SJ: Trading standards and the GDC are very supportive of this and have worked with us to make the process of enforcing the law simple and effective for them. The real issue is that these regulators have many other illegal or potentially dangerous activities to deal with – illegal tooth whitening is only one of many things they have to take action on. This is why the group will work to provide evidence and clear reporting of cases to support the work of these bodies and reduce the burden on their limited resources. We are also supporting them with the group’s knowledge of what is illegal and what isn’t.

Q. Why is such a group needed?

NC: It has become clear that the public do not fully understand what constitutes legal tooth whitening. Many still believe beauticians and high street kiosks can carry out the treatment, and not enough know they should visit the dentist. Cheaper alternatives are financially attractive, but they do pose real health risks.

MC: The same applies to the profession. There’s an element of uncertainty. It’s our aim to ensure every member of the profession knows the regulations regarding tooth whitening and feels confident in supporting the pubic and reporting any illegal activity they become aware of.

Q. What do you aim to achieve?

NC: Our primary aim is to educate and inform the public on how to achieve safe tooth whitening. We also want to offer clear guidance to the profession on the regulations and offer support to the relevant bodies who will be tackling illegal tooth whitening.

SJ: We are also going to set up a website where dental professionals and members of the general public can make the right people aware of illegal tooth whitening. The Group’s co-ordinator will work with those who are unaware they’re offering the treatment illegally to change their products and ensure the patients they are treating are not being put in harm’s way.

Q. What changes have you overseen?

SJ: We have already put a stop to companies offering discounted illegal tooth whitening treatments. The ease of access to these types of deals was alarmingly easy, and we’ve helped to educate these companies on what is and isn’t legal.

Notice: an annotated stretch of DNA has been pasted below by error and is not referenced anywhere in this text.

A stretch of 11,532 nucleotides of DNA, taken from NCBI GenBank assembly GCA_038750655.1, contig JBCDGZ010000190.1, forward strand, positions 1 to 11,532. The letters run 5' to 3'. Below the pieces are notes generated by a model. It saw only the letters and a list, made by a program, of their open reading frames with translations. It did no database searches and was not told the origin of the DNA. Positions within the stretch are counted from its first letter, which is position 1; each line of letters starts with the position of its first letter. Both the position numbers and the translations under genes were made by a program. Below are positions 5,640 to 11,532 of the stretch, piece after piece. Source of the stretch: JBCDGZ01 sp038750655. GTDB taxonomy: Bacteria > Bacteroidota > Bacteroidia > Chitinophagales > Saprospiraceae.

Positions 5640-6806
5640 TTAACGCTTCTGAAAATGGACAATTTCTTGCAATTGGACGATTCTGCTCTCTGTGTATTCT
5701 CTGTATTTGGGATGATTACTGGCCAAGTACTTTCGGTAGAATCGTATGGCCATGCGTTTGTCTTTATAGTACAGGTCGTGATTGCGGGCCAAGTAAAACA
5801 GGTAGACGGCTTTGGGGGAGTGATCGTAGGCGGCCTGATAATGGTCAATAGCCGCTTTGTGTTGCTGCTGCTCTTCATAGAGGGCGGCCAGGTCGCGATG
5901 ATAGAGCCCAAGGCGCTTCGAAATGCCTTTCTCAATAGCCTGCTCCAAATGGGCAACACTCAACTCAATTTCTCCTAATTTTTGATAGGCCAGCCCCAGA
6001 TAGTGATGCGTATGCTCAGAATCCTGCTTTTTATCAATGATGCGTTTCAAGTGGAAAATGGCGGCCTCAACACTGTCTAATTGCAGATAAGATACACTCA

MC: I was delighted to see the High Court rule that tooth whitening is the practice of dentistry. The case involving Lorna Jamous reaffirmed our belief and helped to spread the message to the profession. There are no grey areas in the regulations now – if people want to get their teeth whitened, they must visit the dentist and have the treatment carried out by a suitably trained dental professional.

Q. Where can people go if they suspect any illegal tooth whitening?

SJ: The group launched its website – www.safetoothwhitening.org – specifically to deal with this issue. Any members of the profession that are aware of disregard for the law can register their complaint on the site.

NC: The same applies to the public. If they know of any illegal tooth whitening practice, or wish to make a complaint about a product, they can let the group know and we will take the complaint up on their behalf.

MC: There will also be consistent information for both professionals and the public on the site to help them make informed choices about tooth whitening.

Government fails to reduce mouth cancer cases

Written by Dr Nigel Carter

Following last week’s announcement that plain packaging would be put on hold, the decision to shelve minimum alcohol pricing has been met with dismay by many leading health experts.

While Minister Jeremy Browne has said the policy would remain under consideration, there was not enough “concrete evidence” minimum pricing could reduce the harmful effects of problem drinking without hurting those who drank responsibly.

We believe the Government has made the wrong decision. Deaths from tobacco use and alcohol are entirely preventable. It seems the Government has caved into pressure from both industries and in doing so has failed to cut levels of mouth cancer.

Both plain packaging and minimum alcohol pricing would help to reduce the number of people who develop the disease. Tobacco use and drinking alcohol to excess are the leading risk factors for mouth cancer, a disease many experts have forecast will rise over the next decade.

READ THE FULL STORY: Government fails to reduce mouth cancer cases

Why the fizzy drinks tax should be implemented

Drinks packed with sugar have long been problematic to the health of the nation. The Foundation has supported a number of policies designed to curb sugary drinks consumption, including a report backed by more than 60 organisations calling for a tax on sugary drinks.

The report1, compiled by Sustain entitled ‘A Children’s Future Fund – How food duties could provide the money to protect children’s health and the world they grow up in’, makes three main recommendations for Budget 2013 it believes would help to improve children’s health. They are: